This is one of many beautiful engravings made by Anna and Susanna Lister, the daughters of the renowned 17th century naturalist Martin Lister. These scientifically accurate illustrations created by two teenagers helped inspire Charles Darwin's work on natural selection.
Anna and Susanna Lister were only about 15 and 13 when their father put them to work making scientific illustrations of his comprehensive database of all known shells. His Historiae Conchyliorum was one of the great achievements of natural science in the 17th century, and Charles Darwin would later cite the text during his own research on natural selection. Martin Lister rose to the position of vice president of the Royal Society, Great Britain's preeminent scientific organization.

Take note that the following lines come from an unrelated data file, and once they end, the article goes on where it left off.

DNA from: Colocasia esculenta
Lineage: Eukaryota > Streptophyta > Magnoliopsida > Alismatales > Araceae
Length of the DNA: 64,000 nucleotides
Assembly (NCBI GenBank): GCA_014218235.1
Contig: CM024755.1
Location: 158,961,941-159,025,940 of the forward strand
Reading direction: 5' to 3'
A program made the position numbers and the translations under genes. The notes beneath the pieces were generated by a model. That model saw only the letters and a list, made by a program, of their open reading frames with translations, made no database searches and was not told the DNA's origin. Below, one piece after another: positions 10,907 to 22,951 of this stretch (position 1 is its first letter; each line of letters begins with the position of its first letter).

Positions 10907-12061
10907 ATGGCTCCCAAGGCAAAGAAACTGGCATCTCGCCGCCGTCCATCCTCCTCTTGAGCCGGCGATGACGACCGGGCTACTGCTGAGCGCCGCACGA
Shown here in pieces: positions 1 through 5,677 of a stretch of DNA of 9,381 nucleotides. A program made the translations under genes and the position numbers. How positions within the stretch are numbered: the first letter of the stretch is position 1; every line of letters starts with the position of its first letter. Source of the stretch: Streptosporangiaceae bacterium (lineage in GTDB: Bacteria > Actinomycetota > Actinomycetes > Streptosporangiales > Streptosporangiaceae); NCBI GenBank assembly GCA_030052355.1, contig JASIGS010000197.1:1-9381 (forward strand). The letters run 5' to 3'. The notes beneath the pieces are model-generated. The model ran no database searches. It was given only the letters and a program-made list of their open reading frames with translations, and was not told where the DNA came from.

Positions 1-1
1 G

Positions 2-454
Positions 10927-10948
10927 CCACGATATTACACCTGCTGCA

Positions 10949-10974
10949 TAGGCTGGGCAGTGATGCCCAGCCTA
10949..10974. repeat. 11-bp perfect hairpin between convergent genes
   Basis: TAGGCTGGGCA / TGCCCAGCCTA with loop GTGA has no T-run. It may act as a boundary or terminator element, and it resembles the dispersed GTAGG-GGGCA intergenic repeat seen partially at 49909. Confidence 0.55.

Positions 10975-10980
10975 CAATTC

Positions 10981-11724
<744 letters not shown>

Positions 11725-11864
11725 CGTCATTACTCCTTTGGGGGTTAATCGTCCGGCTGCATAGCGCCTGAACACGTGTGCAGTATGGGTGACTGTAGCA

Lister's daughters are thought to be the first women ever to use microscopes while preparing scientific drawings. At a time when women could not participate in the sciences on an equal footing with their male counterparts, these two teenage girls made some of the most significant contributions to 17th century science by anyone, male or female.
Oxford historian Anna Marie Roos has put together a collection of these engravings that she discovered at the university's Bodleian Library. You can click on the Nature link below to see more examples of these amazing works of 17th century science.